• Require that employees wear non-medical cloth face-coverings over their nose and mouth when in the presence of others. Retail cashiers may forego a cloth face-covering in lieu of a translucent shield or “sneeze guard.” Businesses may require customers or clients to wear face masks.
  • Provide employees with easy and frequent access to soap and water or hand sanitizer during the duration of work. Provide access to hand washing and/or hand sanitizer for vendors and customers, to the extent possible.
  • Require employees to wash or sanitize their hands before entering and leaving the job site.
  • Prevent 3 or more people from occupy any one vehicle when conducting work.
  • Discourage “to the maximum extent possible” use of shared workspaces, desks, offices, etc.
  • Limit face-to-face staff meetings and limit staff travel between multiple work sites.
  • Consider staggering work shifts and break times, as well as expanding hours to reduce the number of individuals working together and to reduce contact with the public.
  • Ensure a safe process to receive supplies and deliveries.
  • Consider accommodations for employees at higher risk from COVID-19 to work remotely or minimize public interaction.

Enhanced Mandatory Training and Reporting Requirements

  1. VOSHA Training and Reporting Requirements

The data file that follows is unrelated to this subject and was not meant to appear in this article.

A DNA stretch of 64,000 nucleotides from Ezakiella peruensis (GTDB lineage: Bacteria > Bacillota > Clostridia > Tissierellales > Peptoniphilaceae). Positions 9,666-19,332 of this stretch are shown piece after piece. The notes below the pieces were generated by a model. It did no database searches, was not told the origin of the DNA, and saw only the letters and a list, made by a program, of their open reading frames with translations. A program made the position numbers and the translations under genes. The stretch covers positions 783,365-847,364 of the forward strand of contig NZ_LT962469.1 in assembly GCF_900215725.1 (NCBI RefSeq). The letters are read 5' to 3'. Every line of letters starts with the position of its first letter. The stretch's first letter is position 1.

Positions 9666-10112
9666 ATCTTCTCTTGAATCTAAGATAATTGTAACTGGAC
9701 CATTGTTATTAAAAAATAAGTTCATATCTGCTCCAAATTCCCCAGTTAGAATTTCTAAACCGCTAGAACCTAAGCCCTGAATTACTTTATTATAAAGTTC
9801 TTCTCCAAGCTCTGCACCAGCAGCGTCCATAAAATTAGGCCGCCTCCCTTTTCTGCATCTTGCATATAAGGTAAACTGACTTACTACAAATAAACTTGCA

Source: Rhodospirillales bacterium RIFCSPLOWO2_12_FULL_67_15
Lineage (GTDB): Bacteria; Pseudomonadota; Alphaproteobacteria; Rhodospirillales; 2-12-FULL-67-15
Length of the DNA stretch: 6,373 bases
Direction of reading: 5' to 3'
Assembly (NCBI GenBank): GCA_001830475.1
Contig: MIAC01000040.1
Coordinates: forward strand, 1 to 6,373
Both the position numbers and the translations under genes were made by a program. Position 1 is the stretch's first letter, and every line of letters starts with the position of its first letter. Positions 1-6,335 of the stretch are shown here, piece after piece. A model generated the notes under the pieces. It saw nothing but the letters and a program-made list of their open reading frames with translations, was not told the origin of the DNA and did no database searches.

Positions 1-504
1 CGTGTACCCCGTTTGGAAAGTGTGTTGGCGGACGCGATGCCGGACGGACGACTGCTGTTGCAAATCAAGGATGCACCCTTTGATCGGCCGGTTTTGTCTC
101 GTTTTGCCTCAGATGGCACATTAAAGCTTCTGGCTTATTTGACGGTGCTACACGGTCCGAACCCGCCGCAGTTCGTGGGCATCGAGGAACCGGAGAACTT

By Monday, May 4, 2020, all employers must provide and document employee training on standard operating procedures developed by VOSHA in consultation with VDH. Employers also must provide employees with a printed copy of those standards. Employees and/or employers who require translated versions of the training and reporting materials shall have an additional week from the date of release of the translation to complete and document the training.

The English language VOSHA training materials are available online in PDF format .  The certificate of completion is also available online in PDF format.

  1. Employer-Specific Health and Safety Training Plan

All businesses with 10 or more employees at any one office or site, and that suspended operations for 7 or more days under the Stay Home/Stay Safe Order, “shall have on file a health and safety training plan prior to reopening.”  An ACCD template for that plan is available online.   Employers must make their finished plan available to VOSHA and employees upon request.

Employers with 9 or fewer employees at any one office or site “may elect to implement the VOSHA training” rather than creating and implementing an enhanced health and safety training plan. Those smaller employers must nonetheless comply with all other health and safety guidelines addressed in addenda 10, 11, 12, and the ACCD guidance.

Because the VOSHA training materials merely establish minimum standards that will not be sufficient for all businesses, businesses shall adopt a training program prior to reopening that includes additional customized policies and procedures that incorporate at least the following:

  • Adopting a phased-approach to reopening by initially using “a low density and low contact environment before making incremental changes needed to accommodate more moderate density activity while continuing to maintain health and safety.”
  • Updating physical and administrative safety systems to incorporate VDH, CDC, and VOSHA guidelines; and to accommodate health monitoring, including temperature checks, cleaning, sanitizing, and social distancing measures.
  • Taking appropriate steps to protect employees at greater risk of contact due to their duties or their job setting.

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Please contact Heather Hammond (hhammond@gravelshea.com) at
Gravel & Shea PC if you have questions or would like assistance.

 

Gravel & Shea PC May 4, 2020